New version page

A behavioral study of supply

This preview shows page 1-2-3-4-5-6 out of 17 pages.

View Full Document
View Full Document

End of preview. Want to read all 17 pages?

Upload your study docs or become a GradeBuddy member to access this document.

View Full Document
Unformatted text preview:

A behavioral study of supply manager decision-making: Factors influencing make versus buy evaluationIntroductionBehavioral decision-making by managers for make versus buyTask related characteristicsRisk and violations of the expected utility modelPersonal characteristicsConceptual frameworkFramework overview and integration of the two literaturesCore competencyStrategic vulnerabilityCore competency and strategic vulnerabilityInformation source formalityMethodsWhy an experiment?Experimental design and instrument administrationDecision scenariosPre-testIndependent variablesDependent variableSubjects and questionnaire administrationPooling testStatistical analysis and resultsDiscussion of resultsCompetence, risk and informationImplications for practiceLimitations and implications for future researchConclusionsAcknowledgementAppendix AScenario 1Scenario 2ReferencesA behavioral study of supply manager decision-making:Factors influencing make versus buy evaluationSusan Powell Mantela, Mohan V. Tatikondaa,*, Ying LiaobaIndiana University, Kelley School of Business, 801 W. Michigan St. Indianapolis, IN 46202, United StatesbUniversity of Toledo, College of Business Administration, 2801 W. Bancroft St. Toledo, OH 43606, United StatesReceived 1 May 2005; received in revised form 10 August 2005; accepted 2 September 2005Available online 27 December 2005AbstractThis paper investigates behavioral factors influencing a supply manager’s decision to insource or outsource the manufacture of aproduct component. To do so we posit a theoretical framework that integrates the heretofore distinct operational make–buyliterature and the behavioral decision-making literature. Within the framework three factors influencing the make–buy decision arebrought into account: the decision-maker’s perception of supply risk or ‘‘strategic vulnerability’’, the degree of core competencyrepresented by the product component under consideration and the formality of the information about supply alternatives. Theresults of a controlled experimental survey show that: strategic vulnerability and core competency do influence the make–buydecision, strategic vulnerability has greater influence than core competency and information formality moderates the make–buydecision when the strategic vulnerability and core competency conditions are mixed. The practical implications of these resultsinclude the notion that management can ensure a more rational make–buy decision if they understand the biases that influence thedecision and point these biases out to the decision maker.# 2005 Elsevier B.V. All rights reserved.Keywords: Outsourcing; Supply chain; Behavioral decision making; Experiment; Purchasing; Supply risk1. IntroductionOutsourcing in general, and the make–buy decisionin particular, are important and recurring operationalissues in contemporary supply chain management.Firms can use outsourcing to leverage the organization’sinternal and external resources, capabilities andcompetencies. In particular, the decision to insourceor outsource an existing part or sub-assembly couldallow a firm to free up needed resources to focus onmore important, newer or higher return processes andopportunities. As such, mak e–buy decision-makingtakes on a critical importance (Stock and Tatikonda,2000; McIvor, 2005; Leenders et al., 2006).The study of the make–buy decision has typicallyassumed that the ‘‘firm’’ makes the decision using aneconomic utility model to best serve the long-term goalsof the company. However, the employees that make thedecisions (e.g., supply chain managers, purchasingagents or materials managers) are human, and humandecision-making is ‘‘bounded’’ in its ability to acquireand process information. Humans tend to use simplify-ing heuristics to deal with complex problems (Simon,1997). These heuristics are generally effective indecision-making. They help to filter and assimilatethe data. Heuri stics are especially likely to drive thedecision outcome when the decision process enters a‘‘gray’’ area where there is no clearly dominant bestalternative.www.elsevier.com/locate/jomJournal of Operations Management 24 (2006) 822–838* Corresponding author.E-mail addresses: [email protected] (S.P. Mantel),[email protected] (M.V. Tatikonda), [email protected](Y. Liao).0272-6963/$ – see front matter # 2005 Elsevier B.V. All rights reserved.doi:10.1016/j.jom.2005.09.007To address the issue of human involvement in themake–buy decision, we integrate two sets of literature :the operational make–buy literature and the behavioraldecision-making literature. The operational make–buyliterature prescribes whether insourcing or outsourcingis appropriate in a particular situation. This literaturehas evolved over several decades. The first work in thisstream treats the make–buy decision as an economicone focusing on minimization of the one-time and totalcosts incurred in buying or producing the product. Thisapproach is grounded in ‘‘transaction cost economics’’(Williamson, 1981) and is well known for its bifurcationof decision alternatives into ‘‘markets’’ or ‘‘hierar-chies’’. Markets (i.e., purchase from an externalsupplier, also known as ‘‘buy’’ or ‘‘outsourcing’’) areemployed in low transaction cost situations, whilehierarchies (i.e., internal vertical integration, alsoknown as ‘‘make’’ or ‘‘insourcing’’) are employed inhigh transaction cost situations.The literature then evolved to include considerationof the essential nature of the item under make–buyevaluation. Here, whether the item is central to thecapabilities of the firm drives the make–buy decisionfrom a more strat egic perspective (Prahalad and Hamel,1990). This approach is grounded in the ‘‘resource-based view’’ of the firm. Companies could moreeffectively allocate scarce resources by outsourcingnon-core activities, and by focusing their operationalefforts and capacity on core competencies: skills,knowledge and technologies that a company must ownin order to differentiate itself and compete effectively(Barney, 1991; Peteraf, 1993; Nellore and Soderquist,2000). This is fundamentally a management decisionrelating to protection and development of intellectualproperty, capital and ‘‘know how’’ (Bohn, 1994).A more recent branch of the operational make–buyliterature incorporates the realities of contemporarysupply chains by considering myriad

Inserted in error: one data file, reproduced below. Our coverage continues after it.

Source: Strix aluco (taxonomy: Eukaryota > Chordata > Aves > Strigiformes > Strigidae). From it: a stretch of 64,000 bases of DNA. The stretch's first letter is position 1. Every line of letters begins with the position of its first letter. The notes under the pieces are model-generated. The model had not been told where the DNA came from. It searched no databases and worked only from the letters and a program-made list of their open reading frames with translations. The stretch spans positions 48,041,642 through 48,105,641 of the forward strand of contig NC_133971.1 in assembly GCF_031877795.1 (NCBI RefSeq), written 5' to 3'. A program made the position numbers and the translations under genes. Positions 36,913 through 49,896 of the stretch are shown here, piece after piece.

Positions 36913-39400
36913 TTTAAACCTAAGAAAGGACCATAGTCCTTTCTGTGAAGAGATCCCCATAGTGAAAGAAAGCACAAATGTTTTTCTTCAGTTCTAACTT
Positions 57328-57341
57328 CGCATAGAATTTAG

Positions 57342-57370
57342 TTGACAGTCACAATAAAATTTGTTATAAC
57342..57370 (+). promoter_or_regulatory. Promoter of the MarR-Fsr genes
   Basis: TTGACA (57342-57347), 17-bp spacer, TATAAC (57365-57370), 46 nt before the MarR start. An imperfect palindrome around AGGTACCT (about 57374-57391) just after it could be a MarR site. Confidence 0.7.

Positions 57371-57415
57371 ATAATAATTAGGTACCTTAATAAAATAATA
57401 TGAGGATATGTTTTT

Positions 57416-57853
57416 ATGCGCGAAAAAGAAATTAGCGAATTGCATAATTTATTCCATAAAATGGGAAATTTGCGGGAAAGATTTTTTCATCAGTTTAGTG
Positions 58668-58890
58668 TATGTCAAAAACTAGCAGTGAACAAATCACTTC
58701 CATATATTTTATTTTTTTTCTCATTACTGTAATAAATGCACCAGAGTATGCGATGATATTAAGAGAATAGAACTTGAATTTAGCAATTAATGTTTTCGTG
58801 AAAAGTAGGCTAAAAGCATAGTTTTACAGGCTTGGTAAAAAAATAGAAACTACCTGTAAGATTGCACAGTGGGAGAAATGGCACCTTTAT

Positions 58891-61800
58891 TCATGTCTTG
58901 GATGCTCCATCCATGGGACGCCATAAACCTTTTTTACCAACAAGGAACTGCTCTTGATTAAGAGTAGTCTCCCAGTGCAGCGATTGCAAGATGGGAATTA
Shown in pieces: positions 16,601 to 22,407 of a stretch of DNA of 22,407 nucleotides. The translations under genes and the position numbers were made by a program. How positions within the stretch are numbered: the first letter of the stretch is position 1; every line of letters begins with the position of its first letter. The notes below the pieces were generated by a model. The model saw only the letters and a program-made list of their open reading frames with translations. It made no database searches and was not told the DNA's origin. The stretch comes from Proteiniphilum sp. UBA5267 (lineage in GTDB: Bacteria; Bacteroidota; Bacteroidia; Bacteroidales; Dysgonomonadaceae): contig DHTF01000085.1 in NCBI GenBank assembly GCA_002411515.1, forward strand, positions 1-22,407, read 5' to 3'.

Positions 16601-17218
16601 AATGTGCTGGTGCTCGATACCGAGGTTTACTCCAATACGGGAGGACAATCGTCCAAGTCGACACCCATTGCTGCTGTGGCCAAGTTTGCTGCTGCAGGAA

Loading Unlocking...
Login

Join to view A behavioral study of supply and access 3M+ class-specific study document.

or
We will never post anything without your permission.
Don't have an account?
Sign Up

Join to view A behavioral study of supply and access 3M+ class-specific study document.

or

By creating an account you agree to our Privacy Policy and Terms Of Use

Already a member?